Over 50 Israeli companies have joined the Autodesk Cleantech Partner program,
gaining access to the company’s 3D engineering software valued at $150,000 for a
nominal fee of $50, the company announced Wednesday.
The program is
intended to provide cash-strapped innovators at cleantech start-ups access to
some of the most powerful software in the field, which will give them a shot at
competing with big companies.
“Cleantech innovators should have
incredibly powerful design tools for solving the world’s most difficult
problems,” says Autodesk CEO Carl Bass.
The software suite allows
businesses to model and test their designs digitally, compare materials to bring
down costs, and even assess the environmental impact of building and using the
Israeli green engineering company Azouri, for example, designed
Tel Aviv’s only gold-rated LEED-certified building with Autodesk’s building
The software helped it model, among other things, how
big to make the windows to allow in natural sunlight, which reduces electricity
costs. That, cofounder Ronen Azouri says, led to a different problem: increased
heat. Using the software, Azouri tested different window materials before
settling on a “smart” glass that allows 65 percent of the light in without
heating up, keeping the building well-insulated and lowering cooling
Azouri also calculated the best place to put solar panels to boost
electricity intake, and how to recycle rainwater for use in the
“If you build a building and then see that something is wrong,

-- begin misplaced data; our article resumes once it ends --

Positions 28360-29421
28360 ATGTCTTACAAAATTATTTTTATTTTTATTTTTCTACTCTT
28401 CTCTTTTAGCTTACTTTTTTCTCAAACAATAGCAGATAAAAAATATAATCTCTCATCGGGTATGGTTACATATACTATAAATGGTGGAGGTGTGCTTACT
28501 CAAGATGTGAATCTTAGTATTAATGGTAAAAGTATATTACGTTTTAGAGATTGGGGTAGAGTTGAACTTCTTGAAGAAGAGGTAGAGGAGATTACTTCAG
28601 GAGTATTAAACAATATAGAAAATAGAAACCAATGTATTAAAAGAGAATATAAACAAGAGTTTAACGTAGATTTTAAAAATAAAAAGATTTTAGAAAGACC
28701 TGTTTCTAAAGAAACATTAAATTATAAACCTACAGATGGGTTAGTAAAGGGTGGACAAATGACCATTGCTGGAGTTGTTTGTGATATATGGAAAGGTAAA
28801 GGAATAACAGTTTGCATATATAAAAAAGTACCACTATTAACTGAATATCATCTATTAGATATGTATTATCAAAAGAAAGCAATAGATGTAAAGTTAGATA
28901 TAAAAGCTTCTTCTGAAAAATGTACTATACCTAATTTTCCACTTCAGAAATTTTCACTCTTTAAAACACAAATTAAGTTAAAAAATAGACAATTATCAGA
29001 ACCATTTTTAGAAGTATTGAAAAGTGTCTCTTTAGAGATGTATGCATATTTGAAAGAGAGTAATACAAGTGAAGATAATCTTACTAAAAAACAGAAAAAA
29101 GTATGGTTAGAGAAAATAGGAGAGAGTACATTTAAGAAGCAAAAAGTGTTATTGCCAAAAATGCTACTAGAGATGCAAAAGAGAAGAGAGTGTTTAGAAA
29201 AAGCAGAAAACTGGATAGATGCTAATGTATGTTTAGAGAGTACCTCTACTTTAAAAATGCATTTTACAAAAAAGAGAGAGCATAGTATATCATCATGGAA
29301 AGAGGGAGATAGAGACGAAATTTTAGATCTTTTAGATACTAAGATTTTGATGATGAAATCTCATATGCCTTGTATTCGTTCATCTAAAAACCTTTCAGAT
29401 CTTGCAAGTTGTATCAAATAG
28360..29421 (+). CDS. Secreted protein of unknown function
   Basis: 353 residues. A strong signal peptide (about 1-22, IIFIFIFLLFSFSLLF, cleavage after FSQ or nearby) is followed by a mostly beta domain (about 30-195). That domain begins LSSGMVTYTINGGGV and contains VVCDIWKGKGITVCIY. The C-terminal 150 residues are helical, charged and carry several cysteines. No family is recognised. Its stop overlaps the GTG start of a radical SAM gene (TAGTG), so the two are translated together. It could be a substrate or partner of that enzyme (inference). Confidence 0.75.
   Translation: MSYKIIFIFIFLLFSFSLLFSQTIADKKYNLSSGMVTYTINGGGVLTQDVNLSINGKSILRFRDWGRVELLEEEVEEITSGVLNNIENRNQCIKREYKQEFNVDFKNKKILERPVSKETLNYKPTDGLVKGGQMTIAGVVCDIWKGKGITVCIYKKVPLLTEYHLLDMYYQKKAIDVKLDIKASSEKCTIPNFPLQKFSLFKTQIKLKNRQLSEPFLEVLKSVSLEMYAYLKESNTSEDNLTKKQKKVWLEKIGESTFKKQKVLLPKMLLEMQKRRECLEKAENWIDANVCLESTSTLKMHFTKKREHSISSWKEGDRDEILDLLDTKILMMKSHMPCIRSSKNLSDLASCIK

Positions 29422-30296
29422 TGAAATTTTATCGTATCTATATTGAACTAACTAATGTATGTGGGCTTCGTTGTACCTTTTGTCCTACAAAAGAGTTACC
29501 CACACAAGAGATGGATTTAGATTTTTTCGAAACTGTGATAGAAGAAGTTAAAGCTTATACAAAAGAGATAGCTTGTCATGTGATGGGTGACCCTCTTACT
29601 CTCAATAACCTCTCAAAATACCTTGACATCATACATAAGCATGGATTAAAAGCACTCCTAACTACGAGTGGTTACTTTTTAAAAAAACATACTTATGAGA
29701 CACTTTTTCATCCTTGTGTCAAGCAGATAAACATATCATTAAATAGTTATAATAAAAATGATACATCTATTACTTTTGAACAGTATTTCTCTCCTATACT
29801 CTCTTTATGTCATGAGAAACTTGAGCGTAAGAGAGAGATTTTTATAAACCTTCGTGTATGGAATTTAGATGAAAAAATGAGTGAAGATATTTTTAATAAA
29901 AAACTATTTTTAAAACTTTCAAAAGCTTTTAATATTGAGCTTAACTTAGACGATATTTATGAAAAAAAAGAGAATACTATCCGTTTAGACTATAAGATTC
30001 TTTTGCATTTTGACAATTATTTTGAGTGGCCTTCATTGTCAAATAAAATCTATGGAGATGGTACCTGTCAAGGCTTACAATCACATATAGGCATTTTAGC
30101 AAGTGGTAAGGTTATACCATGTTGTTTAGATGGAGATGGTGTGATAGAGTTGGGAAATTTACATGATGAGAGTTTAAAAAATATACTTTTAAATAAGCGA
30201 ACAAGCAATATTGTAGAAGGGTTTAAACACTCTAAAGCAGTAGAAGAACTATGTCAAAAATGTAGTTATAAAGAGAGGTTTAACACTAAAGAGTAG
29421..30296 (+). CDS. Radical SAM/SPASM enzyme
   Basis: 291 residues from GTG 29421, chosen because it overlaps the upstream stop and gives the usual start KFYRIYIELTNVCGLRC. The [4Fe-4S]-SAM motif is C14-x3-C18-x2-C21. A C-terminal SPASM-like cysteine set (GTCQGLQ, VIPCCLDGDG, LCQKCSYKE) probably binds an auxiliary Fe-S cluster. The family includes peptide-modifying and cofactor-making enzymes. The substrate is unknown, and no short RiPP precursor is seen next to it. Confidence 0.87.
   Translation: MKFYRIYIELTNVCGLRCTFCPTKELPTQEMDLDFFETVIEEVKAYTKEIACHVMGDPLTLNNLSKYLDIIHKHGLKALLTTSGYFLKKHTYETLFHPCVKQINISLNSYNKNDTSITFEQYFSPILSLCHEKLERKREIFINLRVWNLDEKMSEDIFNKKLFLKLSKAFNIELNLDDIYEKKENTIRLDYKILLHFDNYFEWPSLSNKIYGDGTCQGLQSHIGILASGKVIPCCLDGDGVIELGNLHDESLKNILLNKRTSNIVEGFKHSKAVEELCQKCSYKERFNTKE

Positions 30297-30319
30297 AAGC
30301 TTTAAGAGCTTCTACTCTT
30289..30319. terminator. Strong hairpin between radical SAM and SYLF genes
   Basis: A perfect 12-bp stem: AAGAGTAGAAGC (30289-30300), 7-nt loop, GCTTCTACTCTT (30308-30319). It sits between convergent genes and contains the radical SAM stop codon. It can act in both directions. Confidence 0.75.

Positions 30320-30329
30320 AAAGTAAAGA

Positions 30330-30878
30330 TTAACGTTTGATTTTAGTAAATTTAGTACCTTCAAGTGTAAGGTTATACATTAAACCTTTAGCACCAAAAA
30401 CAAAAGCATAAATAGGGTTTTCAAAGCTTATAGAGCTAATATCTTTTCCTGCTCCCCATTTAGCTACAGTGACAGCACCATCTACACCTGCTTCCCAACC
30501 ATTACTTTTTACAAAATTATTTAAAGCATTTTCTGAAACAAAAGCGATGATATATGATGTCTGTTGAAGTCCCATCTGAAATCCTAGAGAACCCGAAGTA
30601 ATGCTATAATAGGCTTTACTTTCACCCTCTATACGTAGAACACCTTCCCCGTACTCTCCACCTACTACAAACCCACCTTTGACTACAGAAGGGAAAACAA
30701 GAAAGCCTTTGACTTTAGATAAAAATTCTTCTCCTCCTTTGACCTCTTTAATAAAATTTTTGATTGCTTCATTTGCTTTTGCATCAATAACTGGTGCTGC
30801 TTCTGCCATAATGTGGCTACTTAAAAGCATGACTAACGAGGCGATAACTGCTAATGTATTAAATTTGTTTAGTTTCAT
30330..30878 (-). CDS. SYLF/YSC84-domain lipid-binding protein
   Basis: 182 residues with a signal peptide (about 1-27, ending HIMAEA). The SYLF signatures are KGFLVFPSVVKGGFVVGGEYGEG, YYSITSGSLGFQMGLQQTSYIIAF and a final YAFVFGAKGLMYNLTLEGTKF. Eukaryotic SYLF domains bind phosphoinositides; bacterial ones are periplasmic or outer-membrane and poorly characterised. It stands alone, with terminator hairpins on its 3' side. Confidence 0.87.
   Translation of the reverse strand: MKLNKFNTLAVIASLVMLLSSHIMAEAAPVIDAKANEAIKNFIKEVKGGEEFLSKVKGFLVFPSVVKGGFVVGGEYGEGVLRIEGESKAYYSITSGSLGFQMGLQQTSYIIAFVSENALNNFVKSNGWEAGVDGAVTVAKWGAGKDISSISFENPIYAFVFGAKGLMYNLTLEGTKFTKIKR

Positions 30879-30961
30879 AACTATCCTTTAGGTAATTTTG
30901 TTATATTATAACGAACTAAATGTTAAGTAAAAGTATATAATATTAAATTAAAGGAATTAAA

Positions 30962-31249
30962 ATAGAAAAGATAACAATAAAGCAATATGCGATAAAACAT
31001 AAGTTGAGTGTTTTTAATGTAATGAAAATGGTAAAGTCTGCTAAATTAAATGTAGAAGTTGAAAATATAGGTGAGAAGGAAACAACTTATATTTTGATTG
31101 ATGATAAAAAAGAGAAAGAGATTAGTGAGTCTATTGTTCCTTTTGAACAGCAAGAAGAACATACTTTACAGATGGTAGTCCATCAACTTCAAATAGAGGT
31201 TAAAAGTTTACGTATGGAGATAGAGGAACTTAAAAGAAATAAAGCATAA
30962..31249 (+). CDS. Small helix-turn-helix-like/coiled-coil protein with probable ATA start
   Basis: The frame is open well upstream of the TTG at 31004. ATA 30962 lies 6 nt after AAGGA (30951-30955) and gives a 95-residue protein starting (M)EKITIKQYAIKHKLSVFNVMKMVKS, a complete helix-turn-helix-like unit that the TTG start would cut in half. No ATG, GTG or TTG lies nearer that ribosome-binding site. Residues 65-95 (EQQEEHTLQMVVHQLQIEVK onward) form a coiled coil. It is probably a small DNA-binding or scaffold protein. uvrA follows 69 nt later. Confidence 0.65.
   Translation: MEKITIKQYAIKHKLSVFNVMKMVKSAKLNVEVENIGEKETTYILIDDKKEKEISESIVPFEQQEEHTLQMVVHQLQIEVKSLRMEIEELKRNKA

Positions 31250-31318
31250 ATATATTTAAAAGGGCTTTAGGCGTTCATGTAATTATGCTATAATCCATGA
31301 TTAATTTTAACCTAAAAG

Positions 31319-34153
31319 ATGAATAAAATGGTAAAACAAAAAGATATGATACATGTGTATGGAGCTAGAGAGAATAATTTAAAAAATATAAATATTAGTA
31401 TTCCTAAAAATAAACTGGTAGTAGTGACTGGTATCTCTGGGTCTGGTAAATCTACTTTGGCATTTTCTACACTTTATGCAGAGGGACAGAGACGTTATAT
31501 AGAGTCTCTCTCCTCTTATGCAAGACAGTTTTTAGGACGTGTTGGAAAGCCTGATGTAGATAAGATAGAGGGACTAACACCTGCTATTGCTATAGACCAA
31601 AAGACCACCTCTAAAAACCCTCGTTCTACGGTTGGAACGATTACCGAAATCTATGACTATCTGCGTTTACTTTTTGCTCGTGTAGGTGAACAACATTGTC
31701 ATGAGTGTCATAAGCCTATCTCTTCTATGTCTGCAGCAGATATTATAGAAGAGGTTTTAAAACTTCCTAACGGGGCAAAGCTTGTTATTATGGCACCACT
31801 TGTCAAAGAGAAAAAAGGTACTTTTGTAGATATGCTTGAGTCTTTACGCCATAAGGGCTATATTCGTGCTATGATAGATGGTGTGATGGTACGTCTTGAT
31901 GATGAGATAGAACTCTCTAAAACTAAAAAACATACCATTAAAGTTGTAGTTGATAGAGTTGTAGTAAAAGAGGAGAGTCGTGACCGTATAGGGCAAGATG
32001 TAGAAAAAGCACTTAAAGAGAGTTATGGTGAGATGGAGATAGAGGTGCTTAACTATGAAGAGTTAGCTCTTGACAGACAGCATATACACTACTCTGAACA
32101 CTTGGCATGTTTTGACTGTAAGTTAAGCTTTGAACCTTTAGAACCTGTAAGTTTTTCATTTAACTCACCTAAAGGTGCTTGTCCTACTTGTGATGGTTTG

the cost of fixing it is several times larger than investing in planning it
correctly in the first place,” says Ran Kimhi, Autodesk’s industry solutions
Another Israeli cleantech start-up, Muv-e, managed to turn its
plans for a portable e-scooter into a prototype in a matter of months using the
“We’re a company at the start,” says Benny Shimon, Muv-e’s vice
president of business. “Everything you see is self-funded. But what will
differentiate us from others companies? Time. In four months, we managed to get
it from the idea stage to what you see.”
Amir Zaid, the company’s CEO,
credits the software with helping them design the scooter, which folds up like a
suitcase on wheels and can be easily rolled around. “The Autodesk tools helped
us immensely,” he says.
The prototype they settled on uses wide, sturdy
plastic, rests on three wheels for easy balance and will cost about a third of
the price of a Segway, Zaid says. He hopes the rechargeable electric vehicle
will hit the streets of Tel Aviv by the end of 2013.
responsible for the outcomes. That’s the work of the engineers,” says Kimhi. “We
simply provide the tools.”
By the looks of it, the cleantech world may
need a boost. According to Eitan Glazer of Pricewaterhouse- Coopers, a
consulting firm, cleantech investment fell 30% from 2009 to 2012, despite an
overall growth trend in investment over the past decade. The decline was even
sharper than that of venture capital in general, he says, indicating that
investors are leery of the industry’s path forward.
Autodesk doesn’t seem
worried, however. “Israel is considered a powerhouse of innovation in
cleantech,” says Kimhi, noting that Israel was ranked second in cleantech
start-up innovation by the Cleantech Group research firm.
Ilan Israel, an
executive of Omnitech, which partners with Autodesk to provide free software
training to the cleantech start-ups in the program, agrees, noting that the
software can help spur innovation.
“This is our modest contribution to
the cleantech world,” he says, “and